Navigating political waters

Published February 5, 2006

Gill net fishermen were pretty much voted out of business a decade ago.

Airboaters see themselves as part of that endangered culture, but vow not to suffer the same fate.

They're serious.

Airboaters, the real Bubbas of Florida outdoors, aren't about to be passive to any threat, real or perceived, to their favorite pastime.

When Pasco County commissioners recently suggested expanding restrictions on county lakes, airboaters showed up in force.

There are about 20,000 airboaters in Florida, a small fraction of the total number of boaters. But they attract a lot of attention. Their situation is familiar. New folks buy dream waterfront homes during the winter, and on the first warm day they're disturbed by the roar of an airboat. It's a clash between the old and the new, the urban and rural. There's no right and wrong. It's obviously a question of balance.

Homeowners want to open their windows to let in fresh air, breezes and sounds of nature. They don't want the sound of a 300-horsepower airboat, as exciting as that may be to the boat owner. Others suggest airboats harm plants and wildlife. But their real issue is noise.

With so many shallow lakes and coastal waterways inaccessible to traditional motorized vessels, airboaters take pride in their ability to venture where others can't.

Phil Walters, president of the Florida Airboat Association, is closely monitoring the debate.

Walters displays his Confederate flag sticker on his pickup; he hunts hog and gator and everything else that's legal. He uses the term redneck to describe folks like himself: rural, agrarian, live-off-the-land folks. But he's a different breed of airboater. He figures that for airboaters to hold on to their way of life, they need to get out of the water long enough to learn another sport: politics.

So when reporters call, Walters answers. When neighbors complain, he or other association members respond. When politicians begin to legislate and bureaucrats try to regulate, Walters and other airboaters take their hands off their rudders long enough to sit at the table.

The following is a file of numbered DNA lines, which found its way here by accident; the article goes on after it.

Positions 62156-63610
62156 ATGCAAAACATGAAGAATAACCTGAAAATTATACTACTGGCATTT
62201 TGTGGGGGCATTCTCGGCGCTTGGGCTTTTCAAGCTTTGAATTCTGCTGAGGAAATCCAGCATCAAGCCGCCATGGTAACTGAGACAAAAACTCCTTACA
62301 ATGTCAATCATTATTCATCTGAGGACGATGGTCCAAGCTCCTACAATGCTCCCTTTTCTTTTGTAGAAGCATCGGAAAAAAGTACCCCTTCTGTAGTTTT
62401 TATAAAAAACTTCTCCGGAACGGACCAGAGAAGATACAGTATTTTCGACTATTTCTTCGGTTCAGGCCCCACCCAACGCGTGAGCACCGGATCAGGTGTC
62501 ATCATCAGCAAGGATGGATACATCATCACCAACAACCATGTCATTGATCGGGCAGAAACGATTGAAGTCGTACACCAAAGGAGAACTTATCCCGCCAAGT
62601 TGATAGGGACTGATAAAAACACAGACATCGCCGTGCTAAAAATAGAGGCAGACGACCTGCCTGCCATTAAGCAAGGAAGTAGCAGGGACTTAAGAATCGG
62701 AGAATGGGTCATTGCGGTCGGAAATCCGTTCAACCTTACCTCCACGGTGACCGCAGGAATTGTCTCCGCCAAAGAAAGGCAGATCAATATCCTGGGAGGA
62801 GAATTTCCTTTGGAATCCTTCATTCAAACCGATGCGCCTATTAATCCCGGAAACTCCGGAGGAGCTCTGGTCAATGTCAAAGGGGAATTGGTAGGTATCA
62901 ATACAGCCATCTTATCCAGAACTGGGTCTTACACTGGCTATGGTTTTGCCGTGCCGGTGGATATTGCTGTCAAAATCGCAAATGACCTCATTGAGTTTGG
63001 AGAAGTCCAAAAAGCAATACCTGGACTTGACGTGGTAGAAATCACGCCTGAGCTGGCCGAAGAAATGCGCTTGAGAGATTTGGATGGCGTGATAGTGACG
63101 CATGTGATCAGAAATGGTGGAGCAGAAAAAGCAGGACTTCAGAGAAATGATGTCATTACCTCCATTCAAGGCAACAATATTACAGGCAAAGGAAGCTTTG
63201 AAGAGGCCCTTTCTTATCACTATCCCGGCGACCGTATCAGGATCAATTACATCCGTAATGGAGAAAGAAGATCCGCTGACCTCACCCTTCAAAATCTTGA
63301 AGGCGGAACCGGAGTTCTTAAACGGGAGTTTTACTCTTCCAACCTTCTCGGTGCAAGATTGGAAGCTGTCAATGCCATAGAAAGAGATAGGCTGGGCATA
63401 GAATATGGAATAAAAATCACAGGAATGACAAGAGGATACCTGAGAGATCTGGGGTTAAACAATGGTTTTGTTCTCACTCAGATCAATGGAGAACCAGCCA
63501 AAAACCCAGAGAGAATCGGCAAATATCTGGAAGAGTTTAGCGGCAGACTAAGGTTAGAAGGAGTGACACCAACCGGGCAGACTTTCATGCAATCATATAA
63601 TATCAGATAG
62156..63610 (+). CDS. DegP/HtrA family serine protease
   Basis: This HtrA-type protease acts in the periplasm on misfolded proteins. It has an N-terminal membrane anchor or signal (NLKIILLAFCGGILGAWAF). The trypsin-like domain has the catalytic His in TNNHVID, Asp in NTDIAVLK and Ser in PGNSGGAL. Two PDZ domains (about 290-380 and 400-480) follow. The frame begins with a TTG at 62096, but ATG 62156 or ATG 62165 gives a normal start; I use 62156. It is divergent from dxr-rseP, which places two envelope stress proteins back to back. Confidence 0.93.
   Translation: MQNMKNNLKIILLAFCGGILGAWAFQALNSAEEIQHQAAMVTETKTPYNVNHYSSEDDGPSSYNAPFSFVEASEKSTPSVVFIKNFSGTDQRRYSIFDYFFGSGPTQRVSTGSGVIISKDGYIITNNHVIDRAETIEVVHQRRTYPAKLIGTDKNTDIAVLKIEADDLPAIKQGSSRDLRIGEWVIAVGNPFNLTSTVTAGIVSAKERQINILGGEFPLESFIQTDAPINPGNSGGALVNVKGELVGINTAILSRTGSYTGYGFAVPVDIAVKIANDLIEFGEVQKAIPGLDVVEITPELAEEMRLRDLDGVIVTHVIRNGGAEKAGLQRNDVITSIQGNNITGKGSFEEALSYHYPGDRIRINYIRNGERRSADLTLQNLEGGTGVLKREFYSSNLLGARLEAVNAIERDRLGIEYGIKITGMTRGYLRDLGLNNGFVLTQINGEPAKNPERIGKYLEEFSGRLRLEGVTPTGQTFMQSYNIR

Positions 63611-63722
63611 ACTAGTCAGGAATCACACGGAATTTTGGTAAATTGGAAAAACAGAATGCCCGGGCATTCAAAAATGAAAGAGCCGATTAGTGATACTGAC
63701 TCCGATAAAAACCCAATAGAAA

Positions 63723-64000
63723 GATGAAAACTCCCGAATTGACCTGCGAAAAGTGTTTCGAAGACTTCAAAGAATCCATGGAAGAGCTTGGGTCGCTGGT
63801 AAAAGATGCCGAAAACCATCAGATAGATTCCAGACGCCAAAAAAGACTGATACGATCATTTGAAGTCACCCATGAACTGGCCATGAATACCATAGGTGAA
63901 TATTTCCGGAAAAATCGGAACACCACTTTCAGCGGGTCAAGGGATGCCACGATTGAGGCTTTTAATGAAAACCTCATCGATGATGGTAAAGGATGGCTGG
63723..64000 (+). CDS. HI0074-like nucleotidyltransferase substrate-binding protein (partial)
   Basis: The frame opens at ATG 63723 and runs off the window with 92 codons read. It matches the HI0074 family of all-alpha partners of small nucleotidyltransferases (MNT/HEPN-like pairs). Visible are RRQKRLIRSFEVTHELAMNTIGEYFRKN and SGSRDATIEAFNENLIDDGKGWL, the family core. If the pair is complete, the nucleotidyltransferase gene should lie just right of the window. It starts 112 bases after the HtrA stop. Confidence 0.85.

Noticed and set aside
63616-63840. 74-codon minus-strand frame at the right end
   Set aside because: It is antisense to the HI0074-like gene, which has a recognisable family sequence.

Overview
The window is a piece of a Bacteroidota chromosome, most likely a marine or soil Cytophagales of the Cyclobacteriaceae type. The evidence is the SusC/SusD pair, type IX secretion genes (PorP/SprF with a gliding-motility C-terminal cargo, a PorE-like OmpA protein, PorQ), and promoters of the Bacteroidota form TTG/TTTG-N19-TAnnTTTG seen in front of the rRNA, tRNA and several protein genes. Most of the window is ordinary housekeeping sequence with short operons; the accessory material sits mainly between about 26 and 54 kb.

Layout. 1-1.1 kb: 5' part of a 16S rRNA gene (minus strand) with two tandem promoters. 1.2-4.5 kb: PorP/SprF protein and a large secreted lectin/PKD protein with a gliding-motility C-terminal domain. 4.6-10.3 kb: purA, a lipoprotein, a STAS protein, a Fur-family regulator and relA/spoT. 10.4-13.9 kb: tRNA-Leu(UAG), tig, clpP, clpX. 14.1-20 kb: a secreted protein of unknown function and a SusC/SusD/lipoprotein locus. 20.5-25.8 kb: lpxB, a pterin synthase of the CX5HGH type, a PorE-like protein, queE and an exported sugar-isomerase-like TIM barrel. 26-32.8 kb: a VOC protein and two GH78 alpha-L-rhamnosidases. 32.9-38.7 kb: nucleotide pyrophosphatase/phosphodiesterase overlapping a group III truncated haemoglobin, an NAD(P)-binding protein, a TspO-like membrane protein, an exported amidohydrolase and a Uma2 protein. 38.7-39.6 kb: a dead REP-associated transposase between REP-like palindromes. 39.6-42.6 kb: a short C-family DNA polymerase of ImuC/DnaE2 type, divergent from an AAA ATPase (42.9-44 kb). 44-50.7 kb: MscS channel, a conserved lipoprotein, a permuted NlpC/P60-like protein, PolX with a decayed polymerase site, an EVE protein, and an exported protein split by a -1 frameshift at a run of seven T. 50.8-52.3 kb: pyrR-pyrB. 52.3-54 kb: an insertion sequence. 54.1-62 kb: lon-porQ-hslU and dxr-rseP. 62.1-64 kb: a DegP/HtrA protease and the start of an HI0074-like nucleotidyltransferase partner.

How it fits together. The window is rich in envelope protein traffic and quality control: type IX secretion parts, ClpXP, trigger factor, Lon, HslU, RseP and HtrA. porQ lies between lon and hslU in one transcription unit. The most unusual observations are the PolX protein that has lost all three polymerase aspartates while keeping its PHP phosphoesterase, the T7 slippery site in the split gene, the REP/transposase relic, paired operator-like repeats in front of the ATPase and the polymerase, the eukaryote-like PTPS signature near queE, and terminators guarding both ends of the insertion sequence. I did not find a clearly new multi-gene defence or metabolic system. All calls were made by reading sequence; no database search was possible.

They were involved when the Florida Fish and Wildlife Conservation Commission drafted new rules requiring mufflers for airboats. So officers are first educating airboaters instead of issuing tickets.

So far, the Pasco County fight seems pretty local. Longtime residents of the Cherry Lake Lane neighborhood in Land O'Lakes have been complaining about an airboating neighbor for months. They finally called county Commissioner Pat Mulieri, who like any good politician, responded to her constituents.

Like Citrus and Hernando, Pasco already has airboat restrictions on the books. No airboats on Crews Lake, Bell Lake and Lake Thomas. The ban does not include electrically powered engines. The county is considering expanding the ban to Cherry Lake, a relatively small neighborhood waterway near Ehren Cutoff.

When the issue comes up for public comment again, folks can expect to see Walters and Greg Abbott, president of the West Coast Airboat Club, based in Hudson.

Airboaters say they won't sit idly by and let Pasco discriminate against them. They'll fight. But if this is a neighborhood issue, one inconsiderate airboater annoying the neighbors, they won't protest.

That's part of the airboaters' new approach. Call it their survival strategy in the new, rapidly developing Florida. Accommodation isn't easy for this traditionally stubborn lot.

But they're heavily involved in helping to draft a nine-item code of ethics for airboaters, that the state will send out with boat registrations. The code of ethics also will be posted at boat landings and ramps so everyone gets the message. The first item on the code:

"Respect the right of everyone to enjoy Florida's waterways."

Respect. That should be the operative word as old Florida meets new.

-- Andrew Skerritt can be reached at 813 909-4602 or toll-free at 1-800-333-7505, ext. 4602. His e-mail address is askerritt@sptimes.com